Barrier Breaker

We are on the last Sunday before the beginning of the Holy Season of Lent. The readings of today, for me, set us in the mood for one of the purposes that the season of Lent serves for us Christians: purifying our hearts from the leprosy of sin and lukewarmness.

Divine Compassion

In the Gospel passage today (Mark 1:40-45), it is the first time that the evangelist Mark (in his narrative) speaks of the compassion of Jesus. This image of the teacher who is moved by the leper’s condition is truly beautiful. It’s as if Jesus “loses control” in front of the pain of a man crushed by life and is unable to keep his feelings of compassion in check. Jesus is the concrete image of a passionate God, a Father with a maternal heart who loves his creatures with tenderness.

Many people have distanced themselves from God and the Church without having truly known the face of God revealed by Jesus. Many have rejected God because they feel He does not exist; a distant, far, cold, and aseptic God; a God concerned only with punishments and merits, with judgments and condemnations. However, this is a false image of God.

He Stretched Out His Hand and Touched Him

The master touches the “untouchable” and forever breaks the barrier between the pure and the impure. By touching him, Jesus reveals his desire to come into contact with the leper, with his pain, with his wound. Jesus is a barrier breaker: “For He Himself is our peace, who made both groups into one and broke down the barrier of the dividing wall” (Eph. 2:14). No one had touched this leper for who knows how long and now he feels touched, loved; he regains contact with himself, with his body, with his identity. He is restored to the rest of the community. Everyone saw in him a living dead person, an outcast, a residue of humanity; but Jesus sees a loved creature, a man, and a brother.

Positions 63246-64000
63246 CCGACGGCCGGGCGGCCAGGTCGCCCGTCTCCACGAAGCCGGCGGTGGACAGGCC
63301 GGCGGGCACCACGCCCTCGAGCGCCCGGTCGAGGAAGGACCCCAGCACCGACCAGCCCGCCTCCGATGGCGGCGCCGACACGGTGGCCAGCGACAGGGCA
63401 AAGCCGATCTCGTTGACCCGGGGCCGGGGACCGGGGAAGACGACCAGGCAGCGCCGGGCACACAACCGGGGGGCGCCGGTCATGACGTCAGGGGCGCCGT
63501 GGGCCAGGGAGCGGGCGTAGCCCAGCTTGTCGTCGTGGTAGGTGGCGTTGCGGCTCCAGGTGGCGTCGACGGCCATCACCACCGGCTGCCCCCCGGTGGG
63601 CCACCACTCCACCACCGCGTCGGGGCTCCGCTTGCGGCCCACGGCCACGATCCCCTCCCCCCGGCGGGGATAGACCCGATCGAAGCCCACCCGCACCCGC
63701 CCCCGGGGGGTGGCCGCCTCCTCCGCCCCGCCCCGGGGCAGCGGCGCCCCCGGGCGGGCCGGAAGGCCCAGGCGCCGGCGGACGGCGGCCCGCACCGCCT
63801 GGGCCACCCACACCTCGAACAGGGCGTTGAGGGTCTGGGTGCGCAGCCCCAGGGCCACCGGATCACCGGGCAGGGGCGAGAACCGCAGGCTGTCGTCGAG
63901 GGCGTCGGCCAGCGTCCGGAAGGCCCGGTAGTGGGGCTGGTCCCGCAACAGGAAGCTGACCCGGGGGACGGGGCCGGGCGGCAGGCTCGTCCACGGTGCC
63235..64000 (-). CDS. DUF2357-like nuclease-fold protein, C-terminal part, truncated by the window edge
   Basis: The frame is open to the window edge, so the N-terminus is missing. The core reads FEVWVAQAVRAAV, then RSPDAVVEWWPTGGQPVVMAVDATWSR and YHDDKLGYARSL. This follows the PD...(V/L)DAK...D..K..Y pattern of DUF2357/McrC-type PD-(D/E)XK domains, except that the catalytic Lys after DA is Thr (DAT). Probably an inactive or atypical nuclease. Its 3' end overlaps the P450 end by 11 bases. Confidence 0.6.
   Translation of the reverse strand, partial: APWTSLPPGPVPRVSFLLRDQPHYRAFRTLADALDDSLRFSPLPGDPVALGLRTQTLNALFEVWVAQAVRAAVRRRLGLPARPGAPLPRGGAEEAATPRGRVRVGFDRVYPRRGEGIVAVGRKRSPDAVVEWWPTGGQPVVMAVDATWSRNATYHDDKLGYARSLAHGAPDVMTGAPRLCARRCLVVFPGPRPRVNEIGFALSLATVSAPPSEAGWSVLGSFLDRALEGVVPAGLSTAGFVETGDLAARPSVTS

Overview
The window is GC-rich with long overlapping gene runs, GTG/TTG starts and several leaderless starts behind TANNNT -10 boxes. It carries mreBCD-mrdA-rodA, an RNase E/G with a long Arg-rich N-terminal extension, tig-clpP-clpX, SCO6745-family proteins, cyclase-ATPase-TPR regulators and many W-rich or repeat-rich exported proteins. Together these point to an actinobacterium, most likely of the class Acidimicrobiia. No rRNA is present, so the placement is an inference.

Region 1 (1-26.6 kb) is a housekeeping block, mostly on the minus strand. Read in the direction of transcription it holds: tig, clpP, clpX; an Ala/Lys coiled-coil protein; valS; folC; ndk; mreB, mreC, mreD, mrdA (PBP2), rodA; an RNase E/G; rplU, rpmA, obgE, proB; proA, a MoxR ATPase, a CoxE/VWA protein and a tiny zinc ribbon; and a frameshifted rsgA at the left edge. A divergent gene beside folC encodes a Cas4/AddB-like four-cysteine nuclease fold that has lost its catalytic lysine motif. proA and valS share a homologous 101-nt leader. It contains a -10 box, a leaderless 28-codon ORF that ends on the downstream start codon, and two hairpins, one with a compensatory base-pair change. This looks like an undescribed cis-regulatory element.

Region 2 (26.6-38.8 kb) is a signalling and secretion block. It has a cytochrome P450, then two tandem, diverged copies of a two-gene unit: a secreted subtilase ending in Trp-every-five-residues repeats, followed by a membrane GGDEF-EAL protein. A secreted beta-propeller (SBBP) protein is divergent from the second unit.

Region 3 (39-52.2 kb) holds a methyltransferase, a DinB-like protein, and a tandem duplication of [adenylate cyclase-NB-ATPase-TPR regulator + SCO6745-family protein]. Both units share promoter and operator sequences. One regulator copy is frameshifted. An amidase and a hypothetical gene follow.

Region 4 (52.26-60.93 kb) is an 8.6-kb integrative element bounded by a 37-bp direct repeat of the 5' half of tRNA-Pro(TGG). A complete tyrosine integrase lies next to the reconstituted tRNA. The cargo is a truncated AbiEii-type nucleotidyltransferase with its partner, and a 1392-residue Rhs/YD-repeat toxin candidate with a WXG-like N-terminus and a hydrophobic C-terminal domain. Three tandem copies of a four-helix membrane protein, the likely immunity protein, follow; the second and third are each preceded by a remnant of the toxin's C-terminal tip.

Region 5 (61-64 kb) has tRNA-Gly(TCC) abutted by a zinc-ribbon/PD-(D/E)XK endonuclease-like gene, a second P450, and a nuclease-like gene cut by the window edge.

Learning from Jesus

How much we still have to learn from Jesus, from his gaze and from his heart that trembles with passion. May his hand purify and shake us, and may his touch revive our rusty hearts, especially during our Lenten journey. May He continue to break every barrier between humanity and divinity (sin), between people and people (rancour), between brothers and brothers, sisters and sisters, etc.

Fr. John Bosco Obiako

Fr. JohnBosco Obiako is a priest of the Catholic Diocese of Orlu, Nigeria. He is a doctoral student of Philosophy at the Pontifical Gregorian University, Rome - Italy, with a special interest in Philosophy and Ethics of technology. He also provides spiritual and pastoral services as Chaplain to African Anglophone Catholic Community in the Diocese of Prato, Italy. Email contact: [email protected]

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